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Drug Alcohol Depend. 2011 Sep 1;117(2-3):126-31. doi: 10.1016/j.drugalcdep.2011.01.010. Epub 2011 Feb 9.

Ghrelin receptor antagonism attenuates nicotine-induced locomotor stimulation, accumbal dopamine release and conditioned place preference in mice.

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Section for Pharmacology, Institute of Neuroscience and Physiology, The Sahlgrenska Academy at the University of Gothenburg, SE-405 30 Gothenburg, Sweden.



The orexigenic peptide ghrelin activates the reward systems, specifically the cholinergic-dopaminergic reward link, suggesting that ghrelin may increase the incentive salience of motivated behaviours such as food seeking. Moreover, central ghrelin signalling, involving the growth hormone secretagogue receptor 1A (GHS-R1A), is required for the rewarding properties, as measured by locomotor stimulation, accumbal dopamine release and conditioned place preference, of alcohol, cocaine as well as amphetamine. As the target circuits for other drugs of abuse, including nicotine, in the brain includes this reward link, we sought to determine whether the central ghrelin signalling system is involved in nicotine's activation of this system.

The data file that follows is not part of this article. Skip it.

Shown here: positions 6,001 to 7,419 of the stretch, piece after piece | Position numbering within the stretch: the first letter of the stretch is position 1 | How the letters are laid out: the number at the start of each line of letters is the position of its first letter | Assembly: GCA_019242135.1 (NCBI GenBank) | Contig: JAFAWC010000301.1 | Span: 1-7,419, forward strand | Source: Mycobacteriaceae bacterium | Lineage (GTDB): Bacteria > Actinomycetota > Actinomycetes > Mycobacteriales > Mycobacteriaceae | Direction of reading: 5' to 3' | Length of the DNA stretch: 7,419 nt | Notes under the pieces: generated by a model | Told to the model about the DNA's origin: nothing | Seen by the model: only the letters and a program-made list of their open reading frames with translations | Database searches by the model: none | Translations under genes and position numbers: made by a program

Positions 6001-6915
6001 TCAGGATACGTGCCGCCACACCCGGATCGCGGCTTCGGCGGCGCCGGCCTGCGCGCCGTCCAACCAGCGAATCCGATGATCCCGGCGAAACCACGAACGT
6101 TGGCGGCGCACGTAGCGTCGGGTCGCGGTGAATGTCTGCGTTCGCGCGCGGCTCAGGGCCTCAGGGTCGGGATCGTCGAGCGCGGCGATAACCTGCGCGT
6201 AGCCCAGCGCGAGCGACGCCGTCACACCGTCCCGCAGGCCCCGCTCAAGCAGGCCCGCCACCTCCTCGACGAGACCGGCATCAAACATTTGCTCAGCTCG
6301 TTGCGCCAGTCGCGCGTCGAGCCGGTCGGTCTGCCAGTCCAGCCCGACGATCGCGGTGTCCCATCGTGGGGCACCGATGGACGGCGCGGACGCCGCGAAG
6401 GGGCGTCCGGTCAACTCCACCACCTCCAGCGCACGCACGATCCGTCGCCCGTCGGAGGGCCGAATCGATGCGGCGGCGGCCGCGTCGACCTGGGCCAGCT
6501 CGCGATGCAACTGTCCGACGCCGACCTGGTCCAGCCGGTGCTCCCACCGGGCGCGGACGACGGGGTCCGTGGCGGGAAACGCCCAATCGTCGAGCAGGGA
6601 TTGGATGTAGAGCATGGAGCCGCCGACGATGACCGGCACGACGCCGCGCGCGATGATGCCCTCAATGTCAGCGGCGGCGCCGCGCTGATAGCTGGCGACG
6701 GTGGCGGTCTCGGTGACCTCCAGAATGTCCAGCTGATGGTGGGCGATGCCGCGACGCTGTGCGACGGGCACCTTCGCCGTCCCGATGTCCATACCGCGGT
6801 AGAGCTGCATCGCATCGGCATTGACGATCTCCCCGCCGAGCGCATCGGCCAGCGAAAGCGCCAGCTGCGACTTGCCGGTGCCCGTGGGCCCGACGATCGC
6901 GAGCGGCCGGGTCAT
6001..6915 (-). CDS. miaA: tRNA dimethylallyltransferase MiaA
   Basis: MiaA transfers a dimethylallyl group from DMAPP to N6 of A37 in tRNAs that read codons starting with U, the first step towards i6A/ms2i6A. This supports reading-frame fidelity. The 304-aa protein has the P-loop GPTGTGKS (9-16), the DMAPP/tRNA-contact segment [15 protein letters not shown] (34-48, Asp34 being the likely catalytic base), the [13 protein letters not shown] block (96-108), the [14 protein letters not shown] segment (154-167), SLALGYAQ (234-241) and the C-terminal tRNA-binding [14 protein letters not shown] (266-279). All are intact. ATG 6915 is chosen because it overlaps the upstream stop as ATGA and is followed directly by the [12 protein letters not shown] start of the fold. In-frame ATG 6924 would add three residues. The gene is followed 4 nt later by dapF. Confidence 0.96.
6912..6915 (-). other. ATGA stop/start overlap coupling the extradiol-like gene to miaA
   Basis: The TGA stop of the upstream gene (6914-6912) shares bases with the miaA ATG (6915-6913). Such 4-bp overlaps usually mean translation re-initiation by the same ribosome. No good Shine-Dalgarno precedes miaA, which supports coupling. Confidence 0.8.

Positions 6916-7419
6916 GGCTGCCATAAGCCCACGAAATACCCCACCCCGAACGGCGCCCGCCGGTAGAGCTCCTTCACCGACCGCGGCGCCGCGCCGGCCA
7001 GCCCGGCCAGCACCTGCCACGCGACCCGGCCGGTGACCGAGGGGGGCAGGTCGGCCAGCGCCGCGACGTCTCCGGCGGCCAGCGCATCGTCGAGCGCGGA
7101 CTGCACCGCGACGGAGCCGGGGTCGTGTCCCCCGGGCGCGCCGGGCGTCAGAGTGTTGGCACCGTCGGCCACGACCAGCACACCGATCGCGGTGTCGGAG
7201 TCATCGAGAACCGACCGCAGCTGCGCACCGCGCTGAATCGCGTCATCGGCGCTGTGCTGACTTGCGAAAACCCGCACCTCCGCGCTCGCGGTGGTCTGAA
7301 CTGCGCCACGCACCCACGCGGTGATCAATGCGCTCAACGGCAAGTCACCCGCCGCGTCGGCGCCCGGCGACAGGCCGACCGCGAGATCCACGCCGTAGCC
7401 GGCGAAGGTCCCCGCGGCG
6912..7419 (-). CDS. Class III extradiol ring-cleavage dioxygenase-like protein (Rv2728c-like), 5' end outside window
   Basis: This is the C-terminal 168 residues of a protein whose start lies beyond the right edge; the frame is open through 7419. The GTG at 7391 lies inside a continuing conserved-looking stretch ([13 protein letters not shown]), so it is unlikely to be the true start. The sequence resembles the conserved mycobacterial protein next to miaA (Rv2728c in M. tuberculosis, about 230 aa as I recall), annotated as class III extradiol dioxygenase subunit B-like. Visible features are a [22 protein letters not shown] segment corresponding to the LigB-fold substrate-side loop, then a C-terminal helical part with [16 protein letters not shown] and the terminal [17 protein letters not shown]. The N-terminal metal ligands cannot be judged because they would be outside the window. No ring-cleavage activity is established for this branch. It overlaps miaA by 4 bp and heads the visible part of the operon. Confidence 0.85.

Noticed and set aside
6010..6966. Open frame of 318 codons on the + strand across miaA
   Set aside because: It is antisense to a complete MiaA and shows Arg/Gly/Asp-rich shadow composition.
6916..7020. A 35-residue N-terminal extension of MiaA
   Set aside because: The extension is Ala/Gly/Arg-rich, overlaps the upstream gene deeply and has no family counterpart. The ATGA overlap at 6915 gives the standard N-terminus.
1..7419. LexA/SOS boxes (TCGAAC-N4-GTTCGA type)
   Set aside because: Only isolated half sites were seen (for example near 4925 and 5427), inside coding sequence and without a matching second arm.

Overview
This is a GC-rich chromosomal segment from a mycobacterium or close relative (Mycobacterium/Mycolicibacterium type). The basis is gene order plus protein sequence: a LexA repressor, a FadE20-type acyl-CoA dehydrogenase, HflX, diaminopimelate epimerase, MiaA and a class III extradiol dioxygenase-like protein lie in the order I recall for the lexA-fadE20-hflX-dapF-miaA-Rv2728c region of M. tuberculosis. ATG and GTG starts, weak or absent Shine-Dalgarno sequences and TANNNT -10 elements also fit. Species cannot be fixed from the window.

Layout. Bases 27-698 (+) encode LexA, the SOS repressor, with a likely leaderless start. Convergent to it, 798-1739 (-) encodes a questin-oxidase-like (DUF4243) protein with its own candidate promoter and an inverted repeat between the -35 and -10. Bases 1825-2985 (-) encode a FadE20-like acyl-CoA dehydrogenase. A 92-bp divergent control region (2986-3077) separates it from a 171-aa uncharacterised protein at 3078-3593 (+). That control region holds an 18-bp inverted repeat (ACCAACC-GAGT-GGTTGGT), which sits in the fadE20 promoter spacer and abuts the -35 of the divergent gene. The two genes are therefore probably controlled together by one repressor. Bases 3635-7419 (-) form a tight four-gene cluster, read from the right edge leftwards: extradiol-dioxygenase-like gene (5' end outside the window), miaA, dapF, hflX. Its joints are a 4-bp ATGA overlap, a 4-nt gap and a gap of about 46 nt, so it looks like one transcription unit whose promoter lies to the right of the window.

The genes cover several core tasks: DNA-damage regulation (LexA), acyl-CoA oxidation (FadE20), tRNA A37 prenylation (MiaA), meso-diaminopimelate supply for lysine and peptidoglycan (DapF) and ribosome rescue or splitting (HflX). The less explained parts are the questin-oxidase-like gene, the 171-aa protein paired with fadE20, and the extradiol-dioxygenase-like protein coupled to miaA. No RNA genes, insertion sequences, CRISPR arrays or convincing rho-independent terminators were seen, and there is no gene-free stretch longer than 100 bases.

This was investigated by studying the effects of peripheral administration of a GHS-R1A antagonist (JMV2959) on the nicotine-induced locomotor simulation, accumbal dopamine release and conditioned place preference.


In the present study we found that the ability of nicotine to increase the locomotor activity, accumbal dopamine release and to condition place preference were reduced in mice treated with a GHS-R1A antagonist.


Thus GHS-R1A appears to be required not only for alcohol, cocaine and amphetamine-induced reward, but also for reward induced by nicotine. Our data suggest that the central ghrelin signalling system may constitute a novel potential target for treatment of drug dependence.

[Indexed for MEDLINE]

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